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Essential oils, asthma, thunderstorms, and plant gases: a prospective study of respiratory response to ambient biogenic volatile organic compounds (BVOCs)

Authors Gibbs JEM

Received 11 November 2018

Accepted for publication 25 March 2019

Published 21 June 2019 Volume 2019:12 Pages 169—182

DOI https://doi.org/10.2147/JAA.S193211

Checked for plagiarism Yes

Review by Single-blind

Peer reviewers approved by Dr Cristina Weinberg

Peer reviewer comments 3

Editor who approved publication: Dr Amrita Dosanjh


Jane EM Gibbs

School of Medicine, Griffith University, Gold Coast, Queensland, Australia

Purpose: Prevailing opinion is that wind-pollinated plants affect asthma negatively and that insect- pollinated ones do not. “Thunderstorm” asthma, too, is attributed to bursting grass pollens. Additional biogenic volatile organic compounds (BVOCs) are identified here. Essential oils’ BVOCs are inhaled from plants, oil diffusers, candles, room “fresheners”, perfumes, and hygiene products. Claims of BVOC “safety” for sensitive respiratory systems are questioned.
Methods: Fourteen volunteers, of mixed-age and gender, with seasonal asthma recorded peak expiratory flow (PEF) and 11 symptom scores. BVOCs were collected on Tenax tubes from ambient air in autumn and spring, as were live flower emissions, before and after a thunderstorm. Gas chromatography–mass spectrometry analysis identified frequently occurring BVOCs. Air spora, meteorological, outdoor air pollution variables, and BVOCs predict respiratory symptoms in univariate linear regression models, seasonally.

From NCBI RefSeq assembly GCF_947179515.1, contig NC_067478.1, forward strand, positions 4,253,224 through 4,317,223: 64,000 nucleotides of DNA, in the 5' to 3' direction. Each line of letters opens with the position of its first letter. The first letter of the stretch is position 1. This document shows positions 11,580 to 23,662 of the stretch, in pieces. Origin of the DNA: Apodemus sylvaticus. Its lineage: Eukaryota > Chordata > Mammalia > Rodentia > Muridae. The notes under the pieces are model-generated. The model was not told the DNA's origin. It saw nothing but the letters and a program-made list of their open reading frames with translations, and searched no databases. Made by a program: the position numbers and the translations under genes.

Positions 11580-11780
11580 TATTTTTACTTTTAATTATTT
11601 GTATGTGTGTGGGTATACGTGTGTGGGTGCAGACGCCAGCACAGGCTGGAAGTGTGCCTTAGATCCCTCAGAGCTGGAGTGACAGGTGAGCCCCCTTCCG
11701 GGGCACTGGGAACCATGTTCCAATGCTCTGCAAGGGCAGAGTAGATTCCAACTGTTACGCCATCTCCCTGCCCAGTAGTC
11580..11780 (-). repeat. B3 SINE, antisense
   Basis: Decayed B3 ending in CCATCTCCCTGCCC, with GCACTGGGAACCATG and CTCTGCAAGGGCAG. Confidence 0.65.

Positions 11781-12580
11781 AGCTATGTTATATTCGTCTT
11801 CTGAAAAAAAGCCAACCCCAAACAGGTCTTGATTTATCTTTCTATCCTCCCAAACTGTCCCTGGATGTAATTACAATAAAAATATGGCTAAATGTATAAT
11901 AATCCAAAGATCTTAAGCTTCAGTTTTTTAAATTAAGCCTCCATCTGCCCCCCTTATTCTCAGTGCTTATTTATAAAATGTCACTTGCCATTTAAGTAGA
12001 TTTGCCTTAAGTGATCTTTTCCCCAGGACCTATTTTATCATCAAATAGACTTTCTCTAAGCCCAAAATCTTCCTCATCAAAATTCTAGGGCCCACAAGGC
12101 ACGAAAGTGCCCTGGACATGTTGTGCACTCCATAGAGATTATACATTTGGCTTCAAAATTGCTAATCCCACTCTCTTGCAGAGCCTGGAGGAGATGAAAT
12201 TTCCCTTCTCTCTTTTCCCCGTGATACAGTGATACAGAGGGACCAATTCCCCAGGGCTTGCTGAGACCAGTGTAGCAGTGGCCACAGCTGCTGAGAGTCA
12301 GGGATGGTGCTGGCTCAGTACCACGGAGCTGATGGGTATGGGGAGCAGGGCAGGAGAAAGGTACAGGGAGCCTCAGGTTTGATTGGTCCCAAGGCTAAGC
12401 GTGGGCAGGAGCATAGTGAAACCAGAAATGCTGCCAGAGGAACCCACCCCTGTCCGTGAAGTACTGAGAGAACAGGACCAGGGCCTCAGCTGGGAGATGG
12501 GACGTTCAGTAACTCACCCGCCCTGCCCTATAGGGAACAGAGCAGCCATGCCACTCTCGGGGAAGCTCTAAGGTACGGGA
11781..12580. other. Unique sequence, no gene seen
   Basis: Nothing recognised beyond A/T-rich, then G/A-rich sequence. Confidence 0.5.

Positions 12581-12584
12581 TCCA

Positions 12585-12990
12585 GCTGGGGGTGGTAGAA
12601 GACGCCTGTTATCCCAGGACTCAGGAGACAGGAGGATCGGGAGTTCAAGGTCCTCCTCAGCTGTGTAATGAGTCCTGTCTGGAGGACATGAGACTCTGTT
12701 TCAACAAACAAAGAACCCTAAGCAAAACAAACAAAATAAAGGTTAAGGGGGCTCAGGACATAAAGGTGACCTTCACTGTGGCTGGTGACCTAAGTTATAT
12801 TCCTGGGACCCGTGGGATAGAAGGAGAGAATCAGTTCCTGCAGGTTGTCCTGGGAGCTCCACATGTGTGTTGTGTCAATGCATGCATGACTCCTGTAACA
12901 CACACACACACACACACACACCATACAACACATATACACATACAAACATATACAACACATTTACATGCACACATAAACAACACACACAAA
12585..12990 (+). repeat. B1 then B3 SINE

Results: Increased pinene, camphor, linalool, linalyl acetate, benzaldehyde, and benzoic acid predict respiratory symptoms, including reduced PEF, and increased nasal congestion; day length, atmospheric pressure and temperature predict symptoms in both seasons, differently; other variables predict a range of symptoms (0.0001≤p≤0.05). Thunder predicts different BVOC emissions in spring, compared to autumn (p≤0.05). An uncut Grevillea flower emitted linalool and hexenal before a storm; the latter is also emitted from cut grass. Increased nitrogen oxides and pinene in autumn may combine to form harmful oxidation products.
Conclusion: This research supports BVOCs as contributors to seasonal asthma and allergic rhinitis, and “thunderstorm” asthma. Pinene emissions from Myrtaceae species (Eucalyptus, Melaleuca, Leptospermum, Callistemon), Brassicaceae (canola), and conifers, worldwide, may induce respiratory inflammation and maintain it, by inhibiting eosinophilic apoptosis. Widely used essential oil products containing BVOCs, like linalool, are associated here with respiratory symptoms. Lagged responses suggest that users’ cognitive associations between exposure and response are unlikely, increasing potential for impaired health for vulnerable children.

Keywords: asthma, allergic rhinitis, BVOC, terpenes, Eucalyptus, essential oils

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